Flat Web Design: Everything You Need to Know

Flat Web Design

Flat design has become a widely favored technique by web developers in recent years, as it emphasizes minimalism in the user interface (UI) designs. Some of the largest tech companies have shifted to flat design for their blogs and UI. It is the basis for responsive design, which has resolved compatibility issues for mobile devices. Here are the main elements you need to know about flat web design for your projects:

Purpose and Focus

Flat UI design is defined as imagery without a third dimension that appears to be lying on a flat surface. Simplistic visual style is the essence of flat design. It avoids drop shadows, gradients and textures in images, backgrounds, buttons and UI for websites and web applications. The focus is on using basic elements, typography and flat or bright colors and functionality so that web pages load as fast as possible. Information is presented in a clean easy-to-read format. Icons depicting action that are readily identifiable are essential to this style while objects that have no function are viewed as clutter.

Difference from Other Designs

Flat web design is distinguished from material designs and skeuomorphism. A skeuomorph is an embellishment derived from original objects. While it's often applied to visuals, it can also involve sonic imitation or other simulations. It's been a part of design systems since the late nineteenth century and has become common for mobile interface displays. Any image that simulates the real world, such as a keyboard, represents a skeuomorph in graphic arts.

Material design is a set of graphic standards developed by Google, particularly for Android and animations. The concept merges skeuomorphism with flat design by overlapping two-dimensional planes, creating the appearance of 3D images with drop shadows. It's similar to the flat design in the sense that it maintains a user-friendly minimal aesthetic.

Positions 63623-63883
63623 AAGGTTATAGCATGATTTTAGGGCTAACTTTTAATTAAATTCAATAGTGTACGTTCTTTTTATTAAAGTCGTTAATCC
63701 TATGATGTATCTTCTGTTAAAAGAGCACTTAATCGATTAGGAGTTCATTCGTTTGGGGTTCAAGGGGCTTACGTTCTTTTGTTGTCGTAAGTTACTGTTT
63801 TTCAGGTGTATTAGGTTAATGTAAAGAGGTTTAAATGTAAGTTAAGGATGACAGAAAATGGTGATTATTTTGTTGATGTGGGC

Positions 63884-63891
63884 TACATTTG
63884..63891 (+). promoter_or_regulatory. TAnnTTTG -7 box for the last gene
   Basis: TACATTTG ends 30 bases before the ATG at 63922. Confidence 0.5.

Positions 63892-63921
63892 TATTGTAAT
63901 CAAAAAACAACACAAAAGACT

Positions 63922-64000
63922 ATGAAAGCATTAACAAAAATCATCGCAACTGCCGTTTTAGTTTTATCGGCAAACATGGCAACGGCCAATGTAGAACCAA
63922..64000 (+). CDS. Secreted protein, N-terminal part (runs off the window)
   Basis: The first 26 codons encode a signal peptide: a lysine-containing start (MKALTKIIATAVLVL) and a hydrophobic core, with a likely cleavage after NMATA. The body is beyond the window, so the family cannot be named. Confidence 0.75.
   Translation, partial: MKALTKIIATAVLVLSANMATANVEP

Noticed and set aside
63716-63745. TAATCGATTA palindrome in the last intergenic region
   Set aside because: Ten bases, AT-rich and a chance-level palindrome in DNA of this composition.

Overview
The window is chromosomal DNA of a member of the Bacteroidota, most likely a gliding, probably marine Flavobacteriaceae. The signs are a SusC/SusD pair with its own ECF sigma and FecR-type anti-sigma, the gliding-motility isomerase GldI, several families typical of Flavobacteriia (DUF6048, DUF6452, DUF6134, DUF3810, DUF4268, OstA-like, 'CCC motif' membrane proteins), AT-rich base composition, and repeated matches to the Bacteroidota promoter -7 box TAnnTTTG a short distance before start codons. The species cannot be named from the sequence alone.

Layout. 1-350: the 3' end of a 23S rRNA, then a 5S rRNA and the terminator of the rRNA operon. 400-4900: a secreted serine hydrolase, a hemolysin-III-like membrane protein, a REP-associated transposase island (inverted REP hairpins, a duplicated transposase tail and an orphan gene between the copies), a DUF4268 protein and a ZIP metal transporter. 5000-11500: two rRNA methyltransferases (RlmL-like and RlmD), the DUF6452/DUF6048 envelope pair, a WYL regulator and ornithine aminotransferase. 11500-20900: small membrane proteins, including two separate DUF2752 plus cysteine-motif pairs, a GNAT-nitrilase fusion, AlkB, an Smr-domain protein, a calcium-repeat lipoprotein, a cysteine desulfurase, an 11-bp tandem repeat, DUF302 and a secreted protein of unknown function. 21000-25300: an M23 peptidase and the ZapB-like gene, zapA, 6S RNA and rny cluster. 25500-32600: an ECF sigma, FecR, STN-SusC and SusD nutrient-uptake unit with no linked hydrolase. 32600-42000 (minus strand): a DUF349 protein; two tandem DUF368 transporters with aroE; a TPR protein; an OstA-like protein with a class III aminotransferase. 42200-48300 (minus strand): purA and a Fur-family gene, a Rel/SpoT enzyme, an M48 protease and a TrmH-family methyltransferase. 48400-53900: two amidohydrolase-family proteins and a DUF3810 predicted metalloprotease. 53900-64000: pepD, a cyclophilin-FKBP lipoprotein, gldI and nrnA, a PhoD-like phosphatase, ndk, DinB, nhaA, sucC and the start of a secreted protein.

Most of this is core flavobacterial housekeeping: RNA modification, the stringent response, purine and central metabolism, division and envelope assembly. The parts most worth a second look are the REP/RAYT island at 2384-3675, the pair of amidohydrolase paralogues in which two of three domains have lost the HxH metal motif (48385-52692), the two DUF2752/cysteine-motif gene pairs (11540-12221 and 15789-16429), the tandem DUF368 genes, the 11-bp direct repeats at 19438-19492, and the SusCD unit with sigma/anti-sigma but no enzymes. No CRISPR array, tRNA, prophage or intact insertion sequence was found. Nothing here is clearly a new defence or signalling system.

A Brief History of Minimalistic Art

The concept of minimalism in art emerged as a trend in the late nineteenth century, known as modernism, which contrasted earlier art associated with the science of enlightenment and the emotion of romanticism. It was also an alternative to detailed realism with more focus on bare essentials that convey objective messages. The German art school Bauhaus incorporated modern design and had a huge impact on architecture, graphic arts and typography in its merging of function and form.

Another influence on the minimalistic approach to flat design was the advent of International Typographic Style. As a product of Switzerland in the 1950s, this form of graphic design for text is also known as Swiss Style. It led to the development of basic sans-serif fonts such as Helvetica. While fancy design can sometimes imply embedded philosophy, more objective and legible looking font has a universal appeal, which is why it became accepted internationally.

The idea of elaborate art in computer graphics and fonts began to take shape as Steve Jobs envisioned computers as being more than office machines for calculating statistics and processing reports. Starting with the Mac in 1984, he helped usher in the age of more artistic tools for graphic artists and more picturesque user interfaces, which was a move away from minimalism.

The Rise of Flat UI Design